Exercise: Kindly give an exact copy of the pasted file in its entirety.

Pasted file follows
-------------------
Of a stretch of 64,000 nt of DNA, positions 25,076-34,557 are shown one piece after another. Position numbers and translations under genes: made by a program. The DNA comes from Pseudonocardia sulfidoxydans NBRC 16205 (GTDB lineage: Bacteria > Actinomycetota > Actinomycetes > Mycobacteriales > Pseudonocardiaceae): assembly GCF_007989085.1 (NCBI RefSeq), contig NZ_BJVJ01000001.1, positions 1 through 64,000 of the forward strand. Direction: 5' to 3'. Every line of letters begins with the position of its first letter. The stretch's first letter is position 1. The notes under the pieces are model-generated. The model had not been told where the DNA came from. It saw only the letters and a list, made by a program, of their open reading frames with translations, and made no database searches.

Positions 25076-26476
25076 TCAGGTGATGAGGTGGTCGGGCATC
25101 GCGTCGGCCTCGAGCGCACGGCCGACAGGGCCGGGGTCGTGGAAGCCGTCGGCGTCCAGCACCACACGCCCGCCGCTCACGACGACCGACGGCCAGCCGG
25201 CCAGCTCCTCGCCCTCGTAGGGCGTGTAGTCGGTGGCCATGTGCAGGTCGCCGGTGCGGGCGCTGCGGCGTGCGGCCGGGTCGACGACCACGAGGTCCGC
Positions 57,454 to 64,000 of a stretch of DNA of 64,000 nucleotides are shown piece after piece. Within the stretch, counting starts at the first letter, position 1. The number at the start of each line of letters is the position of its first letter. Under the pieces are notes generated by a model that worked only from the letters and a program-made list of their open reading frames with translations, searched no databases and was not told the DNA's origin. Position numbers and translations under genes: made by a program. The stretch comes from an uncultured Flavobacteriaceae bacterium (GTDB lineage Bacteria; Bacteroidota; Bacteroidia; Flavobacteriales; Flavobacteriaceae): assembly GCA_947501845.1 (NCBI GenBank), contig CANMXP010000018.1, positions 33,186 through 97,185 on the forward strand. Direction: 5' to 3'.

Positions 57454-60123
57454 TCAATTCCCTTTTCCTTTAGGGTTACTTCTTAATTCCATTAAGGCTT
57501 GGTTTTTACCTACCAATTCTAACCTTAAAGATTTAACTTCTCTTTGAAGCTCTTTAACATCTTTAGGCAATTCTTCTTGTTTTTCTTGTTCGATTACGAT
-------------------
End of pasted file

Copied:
Of a stretch of 64,000 nt of DNA, positions 25,076-34,557 are shown one piece after another. Position numbers and translations under genes: made by a program. The DNA comes from Pseudonocardia sulfidoxydans NBRC 16205 (GTDB lineage: Bacteria > Actinomycetota > Actinomycetes > Mycobacteriales > Pseudonocardiaceae): assembly GCF_007989085.1 (NCBI RefSeq), contig NZ_BJVJ01000001.1, positions 1 through 64,000 of the forward strand. Direction: 5' to 3'. Every line of letters begins with the position of its first letter. The stretch's first letter is position 1. The notes under the pieces are model-generated. The model had not been told where the DNA came from. It saw only the letters and a list, made by a program, of their open reading frames with translations, and made no database searches.

Positions 25076-26476
25076 TCAGGTGATGAGGTGGTCGGGCATC
25101 GCGTCGGCCTCGAGCGCACGGCCGACAGGGCCGGGGTCGTGGAAGCCGTCGGCGTCCAGCACCACACGCCCGCCGCTCACGACGACCGACGGCCAGCCGG
25201 CCAGCTCCTCGCCCTCGTAGGGCGTGTAGTCGGTGGCCATGTGCAGGTCGCCGGTGCGGGCGCTGCGGCGTGCGGCCGGGTCGACGACCACGAGGTCCGC
Positions 57,454 to 64,000 of a stretch of DNA of 64,000 nucleotides are shown piece after piece. Within the stretch, counting starts at the first letter, position 1. The number at the start of each line of letters is the position of its first letter. Under the pieces are notes generated by a model that worked only from the letters and a program-made list of their open reading frames with translations, searched no databases and was not told the DNA's origin. Position numbers and translations under genes: made by a program. The stretch comes from an uncultured Flavobacteriaceae bacterium (GTDB lineage Bacteria; Bacteroidota; Bacteroidia; Flavobacteriales; Flavobacteriaceae): assembly GCA_947501845.1 (NCBI GenBank), contig CANMXP010000018.1, positions 33,186 through 97,185 on the forward strand. Direction: 5' to 3'.

Positions 57454-60123
57454 TCAATTCCCTTTTCCTTTAGGGTTACTTCTTAATTCCATTAAGGCTT
57501 GGTTTTTACCTACCAATTCTAACCTTAAAGATTTAACTTCTCTTTGAAGCTCTTTAACATCTTTAGGCAATTCTTCTTGTTTTTCTTGTTCGATTACGAT